If you use PyQt5 as matplotlib-backend, you can also press (control + c) to export the figure to the clipboard.

The export will be performed using the currently set export-parameters in the 🧰 Companion Widget . Alternatively, you can also programmatically set the export-parameters via Maps.set_clipboard_kwargs() .

Notes on exporting high-dpi figures

EOmaps tries its best to follow the WYSIWYG concept (e.g. “What You See Is What You Get”). However, if you export the map with a dpi-value other than 100, there are certain circumstances where the final image might look different. To summarize:

  • Changing the dpi of the figure requires a re-draw of all plotted datasets.

    • if you use shade shapes to represent the data, using a higher dpi-value can result in a very different appearance of the data!

  • WebMap services usually come as image-tiles with 96 dpi

    • by default, images are not re-fetched when saving the map to keep the original appearance

    • If you want to re-fetch the WebMap based on the export-dpi, use m.savefig(refetch_wms=True).

      • Note: increasing the dpi will result in an increase in the number of tiles that have to be fetched. If the number of required tiles is too large, the server might reject the request and the map might have gaps or no tiles at all.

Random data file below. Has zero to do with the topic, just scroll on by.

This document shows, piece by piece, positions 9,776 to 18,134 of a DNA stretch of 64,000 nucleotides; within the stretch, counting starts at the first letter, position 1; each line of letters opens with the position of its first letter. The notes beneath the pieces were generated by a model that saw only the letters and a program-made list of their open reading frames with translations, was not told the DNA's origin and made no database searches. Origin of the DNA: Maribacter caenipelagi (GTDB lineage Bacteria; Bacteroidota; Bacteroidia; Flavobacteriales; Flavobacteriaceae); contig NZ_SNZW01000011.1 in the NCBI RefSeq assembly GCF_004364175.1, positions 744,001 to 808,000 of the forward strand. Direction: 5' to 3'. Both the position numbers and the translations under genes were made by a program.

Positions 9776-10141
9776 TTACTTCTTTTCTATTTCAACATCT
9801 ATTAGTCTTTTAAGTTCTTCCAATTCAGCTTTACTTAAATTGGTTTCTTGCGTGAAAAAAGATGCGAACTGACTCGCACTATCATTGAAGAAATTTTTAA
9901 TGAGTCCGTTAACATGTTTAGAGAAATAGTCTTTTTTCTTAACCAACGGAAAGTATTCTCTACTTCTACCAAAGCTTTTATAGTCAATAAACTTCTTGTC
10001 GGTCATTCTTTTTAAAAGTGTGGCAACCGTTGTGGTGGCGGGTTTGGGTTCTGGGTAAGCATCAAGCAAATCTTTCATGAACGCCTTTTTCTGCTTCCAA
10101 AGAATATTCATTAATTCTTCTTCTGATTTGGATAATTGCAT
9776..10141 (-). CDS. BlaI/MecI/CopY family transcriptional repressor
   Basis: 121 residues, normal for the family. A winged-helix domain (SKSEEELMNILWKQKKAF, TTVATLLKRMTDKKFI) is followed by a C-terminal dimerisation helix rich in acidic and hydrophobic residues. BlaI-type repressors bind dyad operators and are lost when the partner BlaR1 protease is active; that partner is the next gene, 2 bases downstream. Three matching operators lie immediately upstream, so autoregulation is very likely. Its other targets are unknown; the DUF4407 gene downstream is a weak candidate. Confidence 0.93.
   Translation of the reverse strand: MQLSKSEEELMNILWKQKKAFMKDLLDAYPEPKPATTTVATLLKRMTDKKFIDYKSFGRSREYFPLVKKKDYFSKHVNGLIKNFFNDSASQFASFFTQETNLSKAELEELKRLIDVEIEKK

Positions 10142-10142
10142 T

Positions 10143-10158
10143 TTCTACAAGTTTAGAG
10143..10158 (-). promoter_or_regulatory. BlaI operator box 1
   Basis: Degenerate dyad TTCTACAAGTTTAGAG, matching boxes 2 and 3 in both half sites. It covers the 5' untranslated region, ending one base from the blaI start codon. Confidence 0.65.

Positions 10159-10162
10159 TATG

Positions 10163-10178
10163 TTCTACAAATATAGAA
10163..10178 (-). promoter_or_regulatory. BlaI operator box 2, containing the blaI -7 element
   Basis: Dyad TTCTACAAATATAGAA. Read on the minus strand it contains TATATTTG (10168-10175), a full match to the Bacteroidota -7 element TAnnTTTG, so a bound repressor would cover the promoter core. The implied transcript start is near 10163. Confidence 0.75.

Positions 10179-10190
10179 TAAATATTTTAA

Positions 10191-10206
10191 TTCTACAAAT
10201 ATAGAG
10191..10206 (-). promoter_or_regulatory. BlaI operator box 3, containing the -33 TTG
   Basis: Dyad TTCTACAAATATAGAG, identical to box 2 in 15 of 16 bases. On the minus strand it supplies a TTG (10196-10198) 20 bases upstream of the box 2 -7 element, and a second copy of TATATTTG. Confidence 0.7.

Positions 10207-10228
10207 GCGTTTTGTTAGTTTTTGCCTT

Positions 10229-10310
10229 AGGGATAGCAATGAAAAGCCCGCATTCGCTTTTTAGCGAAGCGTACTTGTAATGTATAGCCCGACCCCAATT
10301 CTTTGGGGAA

Maps.savefig

Save the current figure as an image or vector graphic to a file.

Maps.subplots_adjust

Update the subplot parameters of the grid.

Maps.set_clipboard_kwargs

Set GLOBAL savefig parameters for all Maps objects on export to the clipboard.

Multiple Maps (and/or plots) in one figure

It is possible to combine multiple EOmaps maps and/or ordinary matpltolib plots in one figure.

The figure used by a Maps object is set via the f argument, e.g.: m = Maps(f=...). If no figure is provided, a new figure is created whenever you initialize a Maps object. The figure-instance of an existing Maps object is accessible via m.f

  • To add a map to an existing figure, use m2 = m.new_map() (requires EOmaps >= v6.1) or pass the figure-instance on initialization of a new Maps object.

  • To add a ordinary matplotlib plot to a figure containing an eomaps-map, use m.f.add_subplot() or m.f.add_axes().

The initial position of the axes used by a Maps object is set via the ax argument, e.g.: m = Maps(ax=...) or m2 = m.new_map(ax=...)

  • The syntax for positioning axes is similar to matplotlibs f.add_subplot() or f.add_axes()

  • The axis-instance of an existing Maps object is accessible via m.ax

  • …for more information, checkout the matplotlib tutorial: Customizing Figure Layouts

Note